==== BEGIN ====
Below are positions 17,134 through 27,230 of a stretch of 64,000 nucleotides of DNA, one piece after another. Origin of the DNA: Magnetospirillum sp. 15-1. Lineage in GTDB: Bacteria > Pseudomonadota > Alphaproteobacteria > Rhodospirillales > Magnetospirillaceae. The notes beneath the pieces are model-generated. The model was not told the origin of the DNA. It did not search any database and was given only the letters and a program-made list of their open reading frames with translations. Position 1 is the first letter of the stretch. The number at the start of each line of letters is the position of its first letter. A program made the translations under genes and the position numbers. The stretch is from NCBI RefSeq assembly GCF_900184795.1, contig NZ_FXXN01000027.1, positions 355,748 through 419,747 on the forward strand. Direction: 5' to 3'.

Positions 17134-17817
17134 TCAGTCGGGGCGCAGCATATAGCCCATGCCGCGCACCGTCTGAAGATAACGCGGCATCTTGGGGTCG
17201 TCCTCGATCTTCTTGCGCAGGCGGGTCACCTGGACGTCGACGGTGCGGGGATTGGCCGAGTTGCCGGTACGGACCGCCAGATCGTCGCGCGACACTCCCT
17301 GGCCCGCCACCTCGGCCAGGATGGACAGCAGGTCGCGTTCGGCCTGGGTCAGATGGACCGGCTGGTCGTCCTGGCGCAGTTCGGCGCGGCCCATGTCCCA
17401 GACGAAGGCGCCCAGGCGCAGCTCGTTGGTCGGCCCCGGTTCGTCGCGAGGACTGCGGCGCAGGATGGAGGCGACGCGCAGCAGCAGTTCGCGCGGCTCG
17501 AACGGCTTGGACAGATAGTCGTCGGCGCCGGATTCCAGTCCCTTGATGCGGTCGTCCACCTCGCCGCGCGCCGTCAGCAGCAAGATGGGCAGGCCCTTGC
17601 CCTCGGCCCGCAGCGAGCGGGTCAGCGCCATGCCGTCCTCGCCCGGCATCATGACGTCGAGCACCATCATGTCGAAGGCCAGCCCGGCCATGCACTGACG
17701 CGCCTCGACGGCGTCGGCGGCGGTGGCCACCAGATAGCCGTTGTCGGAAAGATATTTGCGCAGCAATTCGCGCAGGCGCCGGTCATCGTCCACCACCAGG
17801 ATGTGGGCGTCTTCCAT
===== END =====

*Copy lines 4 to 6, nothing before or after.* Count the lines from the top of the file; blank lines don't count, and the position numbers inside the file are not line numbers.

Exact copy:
17201 TCCTCGATCTTCTTGCGCAGGCGGGTCACCTGGACGTCGACGGTGCGGGGATTGGCCGAGTTGCCGGTACGGACCGCCAGATCGTCGCGCGACACTCCCT
17301 GGCCCGCCACCTCGGCCAGGATGGACAGCAGGTCGCGTTCGGCCTGGGTCAGATGGACCGGCTGGTCGTCCTGGCGCAGTTCGGCGCGGCCCATGTCCCA
17401 GACGAAGGCGCCCAGGCGCAGCTCGTTGGTCGGCCCCGGTTCGTCGCGAGGACTGCGGCGCAGGATGGAGGCGACGCGCAGCAGCAGTTCGCGCGGCTCG